CSEEES Hosts Teacher Training Workshop on the Culture and History of Ukraine
By: Blake Marbaugh, Area Studies Student Intern, Summer 2022
On July 26 and 27, 2022, the Center for Slavic, East European and Eurasian Studies (CSEEES) hosted a two-day workshop that introduced 30 K-12 and community college educators from 12 states to the culture and history of Ukraine. The participants heard presentations from Dr. Nicholas Breyfogle (Department of History) and Dr. Alisa Ballard Lin (Department of Slavic and East European Languages and Cultures) who presented on Ukrainian history and culture, respectively. The participating educators were also given the opportunity to talk about the presentations in small groups and received contact hours, stipends, and six books on Ukrainian culture and history for completing the workshop.
Dr. Nicholas Breyfogle’s July 26 presentation focused on Ukrainian history within the context of the ongoing war. As a historian, Dr. Breyfogle felt that it was essential to set the record straight, especially in the face of a concerted disinformation campaign from the Russian government to rewrite history. He emphasized that the history of Ukraine is that of a separate country from Russia, not just politically but culturally as well.
Dr. Breyfogle’s lecture provided the participating teachers with a crash course covering the 1,000 year-history of Ukraine starting with medieval Kievan-Rus and ending with the February 2022 invasion. Common themes were identified to give context to the current conflict. He explained the origins of the East-West divide in Ukrainian society, starting with how the many partitions and occupations created two distinct versions of Ukraine. He then discussed how this reality has shaped internal conflicts that Russia has exploited to justify its invasion.
Russia’s history with Ukraine was fleshed out as one of imperialistic ambitions and domination. Dr. Breyfogle highlighted critical moments in both countries’ histories as the Russian Empire and the Soviet Union conquered and tried to integrate Ukraine into their domains. He translated this history into an explanation as to why Russia’s theft of grain shipments and destruction of silos struck such a nerve with Ukrainians as it brought back the national memory of the Holodomor (Ukrainian for "death by hunger”) that killed millions in the 1930s. This further historical context will help both educators and students gain a more in-depth understanding of a conflict that Dr. Breyfogle believes will have repercussions that will last for decades, if not centuries.
Dr. Alisa Ballard Lin’s lecture on July 27 explored Ukraine’s unique culture, focusing on recurring themes and Russian Imperial and Soviet policies towards it. She explained Ukraine’s national narratives and the difficulties of establishing them as a multicultural state that has only existed as an independent nation for around 30 years. She discussed how Cossacks came to be the symbol of Ukrainian national identity as they were the first people to rule Ukraine and how they embody the ideas of national sovereignty and individualism. Famous Cossacks and nationalists not only influenced Ukrainian history but also impacted the arts, such as the many ballads about Ivan Mazepa. Dr. Lin introduced the participants to famous literary figures that Ukraine has produced over the years, many of whom are claimed by Tsarist Russia but were born in Ukraine. She explained that those who identified with their true mother country risked being banned or censured for including nationalistic themes in their texts.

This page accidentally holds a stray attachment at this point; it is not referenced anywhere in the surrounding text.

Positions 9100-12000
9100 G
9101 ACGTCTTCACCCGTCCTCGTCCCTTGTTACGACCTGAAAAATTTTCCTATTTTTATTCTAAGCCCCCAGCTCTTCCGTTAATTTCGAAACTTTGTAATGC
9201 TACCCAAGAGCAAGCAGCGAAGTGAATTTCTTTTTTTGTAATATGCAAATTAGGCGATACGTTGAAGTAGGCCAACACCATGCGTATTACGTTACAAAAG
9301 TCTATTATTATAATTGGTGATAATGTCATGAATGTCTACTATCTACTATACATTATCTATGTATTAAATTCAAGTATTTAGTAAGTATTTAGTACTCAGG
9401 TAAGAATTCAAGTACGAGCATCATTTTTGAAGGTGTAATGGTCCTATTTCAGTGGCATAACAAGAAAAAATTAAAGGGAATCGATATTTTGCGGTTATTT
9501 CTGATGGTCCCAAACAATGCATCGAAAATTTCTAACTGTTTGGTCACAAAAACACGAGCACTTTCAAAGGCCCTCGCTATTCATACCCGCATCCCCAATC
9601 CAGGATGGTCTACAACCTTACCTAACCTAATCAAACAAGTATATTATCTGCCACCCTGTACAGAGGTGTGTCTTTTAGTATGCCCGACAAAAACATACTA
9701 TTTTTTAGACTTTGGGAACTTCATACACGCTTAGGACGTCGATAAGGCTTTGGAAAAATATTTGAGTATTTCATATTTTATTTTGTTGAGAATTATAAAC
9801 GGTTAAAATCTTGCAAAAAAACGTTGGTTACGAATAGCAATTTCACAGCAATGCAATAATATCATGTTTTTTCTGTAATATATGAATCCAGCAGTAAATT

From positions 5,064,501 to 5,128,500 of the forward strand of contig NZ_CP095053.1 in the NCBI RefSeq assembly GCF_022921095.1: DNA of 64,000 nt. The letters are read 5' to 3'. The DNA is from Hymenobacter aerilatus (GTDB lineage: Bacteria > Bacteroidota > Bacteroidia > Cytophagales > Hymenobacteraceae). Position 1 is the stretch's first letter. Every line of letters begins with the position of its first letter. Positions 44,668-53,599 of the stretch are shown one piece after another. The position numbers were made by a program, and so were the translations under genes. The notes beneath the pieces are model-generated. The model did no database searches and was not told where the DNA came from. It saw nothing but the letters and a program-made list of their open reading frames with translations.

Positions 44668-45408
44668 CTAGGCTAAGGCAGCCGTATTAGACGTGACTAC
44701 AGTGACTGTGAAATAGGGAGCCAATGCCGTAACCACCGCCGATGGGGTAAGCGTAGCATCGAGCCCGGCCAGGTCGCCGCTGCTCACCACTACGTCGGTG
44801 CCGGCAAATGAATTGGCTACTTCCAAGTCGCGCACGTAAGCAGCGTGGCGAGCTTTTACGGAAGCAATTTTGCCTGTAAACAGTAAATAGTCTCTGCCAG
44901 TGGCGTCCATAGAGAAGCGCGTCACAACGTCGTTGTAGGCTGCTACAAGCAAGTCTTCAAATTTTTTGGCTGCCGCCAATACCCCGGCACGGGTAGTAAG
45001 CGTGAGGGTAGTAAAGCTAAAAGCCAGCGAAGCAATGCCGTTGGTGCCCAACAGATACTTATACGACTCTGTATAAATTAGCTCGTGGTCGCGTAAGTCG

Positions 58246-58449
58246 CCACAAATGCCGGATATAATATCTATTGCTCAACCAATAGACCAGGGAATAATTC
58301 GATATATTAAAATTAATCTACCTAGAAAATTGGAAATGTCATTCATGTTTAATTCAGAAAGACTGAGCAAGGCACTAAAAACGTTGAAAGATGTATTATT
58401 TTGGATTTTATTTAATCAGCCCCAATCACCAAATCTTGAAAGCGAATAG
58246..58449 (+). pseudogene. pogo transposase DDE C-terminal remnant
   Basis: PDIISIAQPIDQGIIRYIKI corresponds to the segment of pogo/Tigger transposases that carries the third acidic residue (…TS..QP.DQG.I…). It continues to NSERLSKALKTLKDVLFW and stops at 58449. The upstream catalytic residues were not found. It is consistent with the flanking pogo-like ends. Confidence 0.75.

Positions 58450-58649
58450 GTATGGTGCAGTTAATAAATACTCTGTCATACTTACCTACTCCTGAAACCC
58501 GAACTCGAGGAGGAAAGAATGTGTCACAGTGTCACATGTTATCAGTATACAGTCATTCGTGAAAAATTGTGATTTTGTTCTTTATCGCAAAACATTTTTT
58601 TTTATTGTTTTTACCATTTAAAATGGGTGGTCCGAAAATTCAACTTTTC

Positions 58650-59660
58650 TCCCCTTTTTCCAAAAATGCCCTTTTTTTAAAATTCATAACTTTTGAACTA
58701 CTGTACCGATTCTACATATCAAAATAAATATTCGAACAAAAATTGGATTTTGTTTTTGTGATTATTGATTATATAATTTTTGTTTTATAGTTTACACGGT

Common themes in Ukrainian society were also born out of local folklore, emphasizing community over the individual. Many urbanites still participate in rural festivals such as Ivana Kupala. Another major takeaway from Dr. Lin’s presentation was the idea of identity and diversity in a multicultural Ukraine. Due to the many repatriations and migrations that occurred throughout its past, Ukraine hosts a population of mixed ethnic identities and religious beliefs. Dr. Lin drew specific attention to the ethnic group the Crimean Tatars, who have only recently returned to their homeland after a pogrom instituted during Stalin’s reign.
Attention was also brought to how the Soviets allowed the Ukrainians to practice their own culture and broadcast their uniqueness through film. However, such policies were pursued more to ensure that Ukraine did not feel the need to leave the Soviet Union rather than out of reverence for the region. This showed that all films made in Ukraine only featured the Russian language and that many Ukrainians still had to assimilate to the Russian language and culture in order to succeed in their academic and business ventures.
Dr. Lin’s presentation closed out with a look into how the 2014 invasion of Crimea and the ensuing war in the Donbas has shaped contemporary Ukrainian art. A particular emphasis was placed on how Ukraine existed in this grey zone between war and peace before the escalation in 2022. Dr. Lin’s lecture served as an excellent summary of Ukrainian culture that is very much needed in this time of Russian disinformation that calls into question the existence of the nation’s distinct cultural identity from Russia.
If you would like to learn more about Ukrainian culture, history, politics, and current events, please visit our resources page which is updated regularly.